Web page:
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The delayed Gender Pay Gap deadline is fast approaching. Are you prepared? In this guest blog, pay gap specialists, Spktral, share the top three things you need to consider.

It’s been a difficult year for HR teams, and from our conversations with clients, we know that Gender Pay Gap reporting has slipped off the agenda for many employers. We believe that analysing and reporting your diversity data is integral to the long-term success of your business. We understand that when resources are tight, you have to prioritise. That’s where we can help: we take the headache out of pay gap analysis and reporting, freeing up your resources to focus your time and resources on other aspects of your business. Read on to discover the more important things you need to know ahead of the Gender Pay Gap reporting deadline.

Important dates for your diary

  • 4th October 2021 - The deadline to submit your 2020 Gender Pay Gap report. We have seen confusion around the exact date. The Equality and Human Rights Commission have confirmed they will start enforcement action against employers failing to report their Gender Pay Gap on 5th October 2021, so make sure you submit your report before then!
  • 4th April 2022 - The deadline to submit your 2021 Gender Pay Gap report. This may seem like a long way off, but you should start as soon as possible. Take this opportunity to be transparent about your situation before implementing action plans to change systems, processes, or people that will speed up progress towards optimal representation in your workforce.

Furlough

Earlier this year, the Government Equality Office (GEO) confirmed that furlough is a form of leave. You may know that the group of employees used to calculate your pay gap and your pay quarters is called your ‘Full-pay Relevant Employees’. To be excluded from this key group, a Relevant Employee must have reduced pay or zero as a result of leave. Prior to 2020, the most common reasons to be excluded were long-term sick leave and maternity/paternity/parental leave (after any initial period where many organisations pay full rate). Now, you should add Furloughed Staff to this definition, if you are not topping them back up to 100 per cent.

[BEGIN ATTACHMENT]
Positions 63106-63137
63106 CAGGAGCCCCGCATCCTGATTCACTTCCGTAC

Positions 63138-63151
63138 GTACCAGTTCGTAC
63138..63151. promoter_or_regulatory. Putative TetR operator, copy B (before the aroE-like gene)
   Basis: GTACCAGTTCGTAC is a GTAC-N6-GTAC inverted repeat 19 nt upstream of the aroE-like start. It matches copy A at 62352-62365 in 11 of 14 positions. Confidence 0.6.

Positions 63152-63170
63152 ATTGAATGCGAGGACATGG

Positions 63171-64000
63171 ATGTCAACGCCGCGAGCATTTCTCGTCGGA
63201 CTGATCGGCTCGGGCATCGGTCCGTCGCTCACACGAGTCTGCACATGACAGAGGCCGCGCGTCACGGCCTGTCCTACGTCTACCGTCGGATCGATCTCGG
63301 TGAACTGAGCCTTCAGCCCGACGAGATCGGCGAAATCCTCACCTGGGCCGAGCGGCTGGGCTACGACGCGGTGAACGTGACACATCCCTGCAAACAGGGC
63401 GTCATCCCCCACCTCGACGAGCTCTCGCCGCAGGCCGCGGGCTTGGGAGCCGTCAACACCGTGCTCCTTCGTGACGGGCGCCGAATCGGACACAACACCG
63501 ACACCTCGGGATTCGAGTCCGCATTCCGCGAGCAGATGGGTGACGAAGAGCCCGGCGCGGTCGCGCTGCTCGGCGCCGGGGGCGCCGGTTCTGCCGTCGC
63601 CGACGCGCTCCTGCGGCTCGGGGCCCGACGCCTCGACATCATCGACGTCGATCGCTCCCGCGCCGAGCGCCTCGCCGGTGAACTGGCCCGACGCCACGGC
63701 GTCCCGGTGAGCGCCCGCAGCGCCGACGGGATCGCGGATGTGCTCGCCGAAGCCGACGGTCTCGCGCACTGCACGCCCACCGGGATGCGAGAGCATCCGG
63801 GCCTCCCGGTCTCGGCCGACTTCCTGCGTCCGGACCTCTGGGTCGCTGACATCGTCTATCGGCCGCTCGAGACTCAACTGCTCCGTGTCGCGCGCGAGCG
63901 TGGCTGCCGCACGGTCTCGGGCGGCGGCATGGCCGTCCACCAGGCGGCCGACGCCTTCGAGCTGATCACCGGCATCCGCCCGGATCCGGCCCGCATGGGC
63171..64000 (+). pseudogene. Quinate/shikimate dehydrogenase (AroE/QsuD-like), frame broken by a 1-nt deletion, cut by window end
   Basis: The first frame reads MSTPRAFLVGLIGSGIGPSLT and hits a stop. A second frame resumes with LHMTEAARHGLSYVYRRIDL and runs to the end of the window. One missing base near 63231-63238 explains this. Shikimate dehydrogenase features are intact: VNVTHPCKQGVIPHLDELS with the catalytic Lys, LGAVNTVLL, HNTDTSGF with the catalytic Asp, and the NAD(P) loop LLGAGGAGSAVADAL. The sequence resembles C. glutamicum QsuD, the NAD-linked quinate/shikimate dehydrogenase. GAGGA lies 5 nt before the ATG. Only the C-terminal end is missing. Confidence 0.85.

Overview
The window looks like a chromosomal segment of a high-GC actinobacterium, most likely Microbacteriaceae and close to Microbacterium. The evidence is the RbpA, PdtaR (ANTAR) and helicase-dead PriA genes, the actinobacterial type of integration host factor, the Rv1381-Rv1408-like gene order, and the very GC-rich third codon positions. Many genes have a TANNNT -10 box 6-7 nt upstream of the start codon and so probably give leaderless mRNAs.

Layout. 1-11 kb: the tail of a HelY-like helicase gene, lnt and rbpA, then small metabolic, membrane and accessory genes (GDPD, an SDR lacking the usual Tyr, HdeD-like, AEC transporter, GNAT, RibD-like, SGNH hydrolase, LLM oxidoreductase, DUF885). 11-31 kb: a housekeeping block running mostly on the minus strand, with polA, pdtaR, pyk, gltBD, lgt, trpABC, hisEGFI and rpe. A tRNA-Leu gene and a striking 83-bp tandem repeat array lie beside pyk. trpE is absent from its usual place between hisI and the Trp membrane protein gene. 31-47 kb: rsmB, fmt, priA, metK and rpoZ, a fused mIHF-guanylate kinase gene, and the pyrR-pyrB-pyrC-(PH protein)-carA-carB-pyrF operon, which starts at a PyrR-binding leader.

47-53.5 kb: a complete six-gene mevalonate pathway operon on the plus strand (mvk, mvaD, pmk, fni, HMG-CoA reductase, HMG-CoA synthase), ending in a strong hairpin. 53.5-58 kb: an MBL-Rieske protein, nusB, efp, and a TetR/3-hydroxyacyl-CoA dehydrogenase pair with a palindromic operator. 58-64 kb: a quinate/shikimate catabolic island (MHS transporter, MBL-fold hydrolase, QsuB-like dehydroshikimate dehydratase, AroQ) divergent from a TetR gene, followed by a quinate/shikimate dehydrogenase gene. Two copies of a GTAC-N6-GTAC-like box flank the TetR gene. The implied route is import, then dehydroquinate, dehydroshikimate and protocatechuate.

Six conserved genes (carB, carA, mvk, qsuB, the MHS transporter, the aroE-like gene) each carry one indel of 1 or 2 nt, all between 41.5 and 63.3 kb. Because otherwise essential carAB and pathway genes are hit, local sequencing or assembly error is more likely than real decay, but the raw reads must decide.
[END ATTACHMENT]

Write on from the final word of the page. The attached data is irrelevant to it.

We know this might seem a bit technical, so here are a couple of examples to clarify:

Jenny

  • Was an employee on 5th April 2020
  • Wasn't an Equity Partner in a firm
  • Was Furloughed on 3rd April 2020, but her company topped up her 80% furlough grant to 100% of her normal monthly salary

Jenny is a full-pay relevant employee and is featured in both the bonus and pay gap aspects of the report.

John

  • Was an employee on 5th April 2020
  • Wasn't an Equity Partner in a firm
  • Wasn't any kind of Partner in a firm
  • Was Furloughed on 15th April 2020, usual monthly salary had been £4,500 up to the end of March 2020, but the company didn't top up his pay, so he received the lower of £2,500 or 80% normal salary = £2,500

John is therefore NOT a Full-pay Relevant Employee because he received less than £4,500 and will only count towards:

  • employee headcount
  • gender bonus ratio
  • gender bonus gap